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O33 Per-protocol repeat kidney biopsy portends relapse and long-term outcome in incident cases of proliferative lupus nephritis
  1. Ioannis Parodis1,
  2. Christina Adamichou2,
  3. Selda Aydin3,
  4. Alvaro Gomez1,
  5. Nathalie Demoulin4,
  6. Julia Weinmann-Menke5,
  7. Frédéric A Houssiau2 and
  8. Farah Tamirou2
  1. 1Dept. of Medicine Solna, Karolinska Institutet and Rheumatology, Karolinska University Hospital, Stockholm, Sweden
  2. 2Rheumatology Dept., Cliniques Universitaires Saint-Luc and Pôle de Pathologies Rhumatismales Inflammatoires et Systémiques, Institut de Recherche Expérimentale et Clinique, Université catholique de Louvain, Brussels
  3. 3Pathology Dept., Cliniques Universitaires Saint-Luc, Brussels
  4. 4Division of Nephrology, Cliniques Universitaires Saint-Luc and Institut de Recherche Expérimentale et Clinique, Université catholique de Louvain, Brussels, Belgium
  5. 5Dept. of Nephrology, Rheumatology and Clinical Immunology, University Medical Centre of the Johannes Gutenberg-University Mainz, Mainz, Germany


Background In patients with Lupus Nephritis (LN), clinical response to treatment and renal histopathology have been shown to be discordant. We investigated whether per-protocol repeat renal biopsies are predictive of LN relapses and long-term impairment of renal function.

Methods Forty-two patients with an incident biopsy-proven active proliferative (class III/IV ± V) LN from the LN database of the Université catholique de Louvain were included in the present retrospective study. Per-protocol repeat kidney biopsies were performed in all patients after a median time of 24.3 (IQR: 21.3–26.2) months. The NIH activity index (AI) and chronicity index (CI) scores were assessed in both baseline and repeat biopsies.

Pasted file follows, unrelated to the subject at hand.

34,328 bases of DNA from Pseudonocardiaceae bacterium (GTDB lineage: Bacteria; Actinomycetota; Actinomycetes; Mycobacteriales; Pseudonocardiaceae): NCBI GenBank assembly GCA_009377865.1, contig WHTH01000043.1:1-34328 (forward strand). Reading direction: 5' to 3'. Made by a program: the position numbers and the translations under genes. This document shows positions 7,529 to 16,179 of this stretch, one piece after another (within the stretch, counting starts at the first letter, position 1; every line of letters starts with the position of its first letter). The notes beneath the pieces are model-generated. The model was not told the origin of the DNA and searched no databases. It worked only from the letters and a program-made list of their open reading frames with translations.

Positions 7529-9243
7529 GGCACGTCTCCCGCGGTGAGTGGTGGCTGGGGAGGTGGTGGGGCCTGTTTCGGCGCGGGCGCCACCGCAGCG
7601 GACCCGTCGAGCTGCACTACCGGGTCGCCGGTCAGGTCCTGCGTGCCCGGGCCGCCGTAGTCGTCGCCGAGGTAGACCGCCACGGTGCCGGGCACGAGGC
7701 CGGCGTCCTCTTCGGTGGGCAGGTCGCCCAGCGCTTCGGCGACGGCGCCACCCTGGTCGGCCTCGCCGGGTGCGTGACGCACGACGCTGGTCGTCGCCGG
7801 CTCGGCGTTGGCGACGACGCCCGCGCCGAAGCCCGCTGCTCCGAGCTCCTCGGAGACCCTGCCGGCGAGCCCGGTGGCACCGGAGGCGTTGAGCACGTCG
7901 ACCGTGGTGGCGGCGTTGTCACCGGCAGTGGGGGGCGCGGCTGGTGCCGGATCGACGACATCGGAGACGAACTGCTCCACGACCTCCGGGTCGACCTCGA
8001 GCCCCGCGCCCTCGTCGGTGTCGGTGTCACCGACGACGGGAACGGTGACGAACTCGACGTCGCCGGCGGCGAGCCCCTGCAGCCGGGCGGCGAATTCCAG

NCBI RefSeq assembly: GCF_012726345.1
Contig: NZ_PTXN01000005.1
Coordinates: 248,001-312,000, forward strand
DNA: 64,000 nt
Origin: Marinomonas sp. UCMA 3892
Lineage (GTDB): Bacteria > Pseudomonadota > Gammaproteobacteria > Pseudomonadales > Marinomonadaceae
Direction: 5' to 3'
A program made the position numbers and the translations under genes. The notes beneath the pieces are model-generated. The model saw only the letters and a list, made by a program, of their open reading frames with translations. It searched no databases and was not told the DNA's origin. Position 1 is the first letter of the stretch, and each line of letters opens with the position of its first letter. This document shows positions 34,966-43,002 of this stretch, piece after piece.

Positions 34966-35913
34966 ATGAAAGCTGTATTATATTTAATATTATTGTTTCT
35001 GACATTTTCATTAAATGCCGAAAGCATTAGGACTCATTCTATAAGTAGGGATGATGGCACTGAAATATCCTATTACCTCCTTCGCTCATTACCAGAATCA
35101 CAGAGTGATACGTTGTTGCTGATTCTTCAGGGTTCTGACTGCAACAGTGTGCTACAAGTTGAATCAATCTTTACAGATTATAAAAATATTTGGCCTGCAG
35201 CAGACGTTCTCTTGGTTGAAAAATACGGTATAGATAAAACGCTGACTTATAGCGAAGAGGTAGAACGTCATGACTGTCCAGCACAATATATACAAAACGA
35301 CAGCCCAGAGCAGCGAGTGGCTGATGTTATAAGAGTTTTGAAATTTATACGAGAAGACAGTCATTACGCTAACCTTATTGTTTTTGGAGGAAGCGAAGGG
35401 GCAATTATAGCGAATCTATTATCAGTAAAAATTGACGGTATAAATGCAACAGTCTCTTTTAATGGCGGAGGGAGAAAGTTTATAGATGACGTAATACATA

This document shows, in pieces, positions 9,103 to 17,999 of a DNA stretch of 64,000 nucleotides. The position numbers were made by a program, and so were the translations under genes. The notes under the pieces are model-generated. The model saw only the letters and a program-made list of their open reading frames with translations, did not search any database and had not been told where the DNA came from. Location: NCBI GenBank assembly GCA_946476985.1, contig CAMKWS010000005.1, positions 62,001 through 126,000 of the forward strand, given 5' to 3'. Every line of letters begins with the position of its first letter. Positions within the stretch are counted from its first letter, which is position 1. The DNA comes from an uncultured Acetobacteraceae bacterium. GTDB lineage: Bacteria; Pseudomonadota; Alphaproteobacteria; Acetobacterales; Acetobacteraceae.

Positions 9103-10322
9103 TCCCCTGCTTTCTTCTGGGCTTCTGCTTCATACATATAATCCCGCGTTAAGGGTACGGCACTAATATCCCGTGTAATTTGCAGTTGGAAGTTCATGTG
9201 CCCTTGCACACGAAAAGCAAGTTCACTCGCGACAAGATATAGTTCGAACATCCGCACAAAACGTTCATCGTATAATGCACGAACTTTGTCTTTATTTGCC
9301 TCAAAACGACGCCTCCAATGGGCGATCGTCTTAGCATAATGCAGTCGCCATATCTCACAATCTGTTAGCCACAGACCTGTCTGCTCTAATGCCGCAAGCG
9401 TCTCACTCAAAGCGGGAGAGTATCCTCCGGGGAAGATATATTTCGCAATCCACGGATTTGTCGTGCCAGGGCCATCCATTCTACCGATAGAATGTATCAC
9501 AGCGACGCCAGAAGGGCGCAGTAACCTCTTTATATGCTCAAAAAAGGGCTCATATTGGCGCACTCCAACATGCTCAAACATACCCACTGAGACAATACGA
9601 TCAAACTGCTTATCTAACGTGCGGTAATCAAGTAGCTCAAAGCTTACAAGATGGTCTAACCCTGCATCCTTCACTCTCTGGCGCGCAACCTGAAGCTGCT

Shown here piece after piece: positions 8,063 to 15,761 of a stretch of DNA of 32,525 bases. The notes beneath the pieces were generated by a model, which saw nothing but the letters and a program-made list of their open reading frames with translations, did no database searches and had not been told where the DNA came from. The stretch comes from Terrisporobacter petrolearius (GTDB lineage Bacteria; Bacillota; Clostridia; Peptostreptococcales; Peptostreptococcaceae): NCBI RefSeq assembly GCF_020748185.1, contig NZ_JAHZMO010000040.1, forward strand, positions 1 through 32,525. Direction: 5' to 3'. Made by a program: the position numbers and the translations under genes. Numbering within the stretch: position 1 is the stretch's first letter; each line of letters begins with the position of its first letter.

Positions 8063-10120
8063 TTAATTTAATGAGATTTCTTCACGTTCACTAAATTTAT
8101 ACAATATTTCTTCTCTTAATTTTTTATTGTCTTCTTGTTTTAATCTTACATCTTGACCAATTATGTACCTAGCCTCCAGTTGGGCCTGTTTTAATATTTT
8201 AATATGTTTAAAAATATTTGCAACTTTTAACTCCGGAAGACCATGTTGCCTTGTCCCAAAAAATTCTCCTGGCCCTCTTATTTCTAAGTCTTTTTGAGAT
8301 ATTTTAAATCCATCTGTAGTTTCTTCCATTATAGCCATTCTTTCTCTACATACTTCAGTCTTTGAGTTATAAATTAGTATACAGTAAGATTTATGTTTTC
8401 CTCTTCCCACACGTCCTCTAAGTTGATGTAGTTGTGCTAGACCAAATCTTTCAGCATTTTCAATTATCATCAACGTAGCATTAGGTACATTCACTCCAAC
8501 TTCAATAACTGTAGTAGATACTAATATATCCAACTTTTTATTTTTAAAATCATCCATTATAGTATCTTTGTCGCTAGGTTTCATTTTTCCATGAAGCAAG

Results Despite a moderate correlation between urinary protein/creatinine (U-P/C) ratios and AI scores at repeat biopsy (r=0.48; P=0.001), ten patients (23.8%) with U-P/C ratios <1.0 g/g still had a high degree of histological activity (AI score >3; figure 1). High AI scores in repeat biopsies were associated with an increased probability and/or shorter time to renal relapse (N=11) following the repeat biopsy (HR: 1.2; 95% CI: 1.1–1.3; P=0.007), independently of proteinuria levels. High NIH CI scores in repeat biopsies were associated with a sustained increase in serum creatinine levels corresponding to ≥120% of the baseline value (HR: 1.8; 95% CI: 1.1–2.9; P=0.016) through a median follow-up time of 131.5 (IQR: 73.8–178.2) months. Baseline AI/CI scores were not predictive of these outcomes.

Conclusions Our results highlight the usefulness of per-protocol repeat biopsies as an integral part of the treatment evaluation, also in patients who have shown adequate clinical response.

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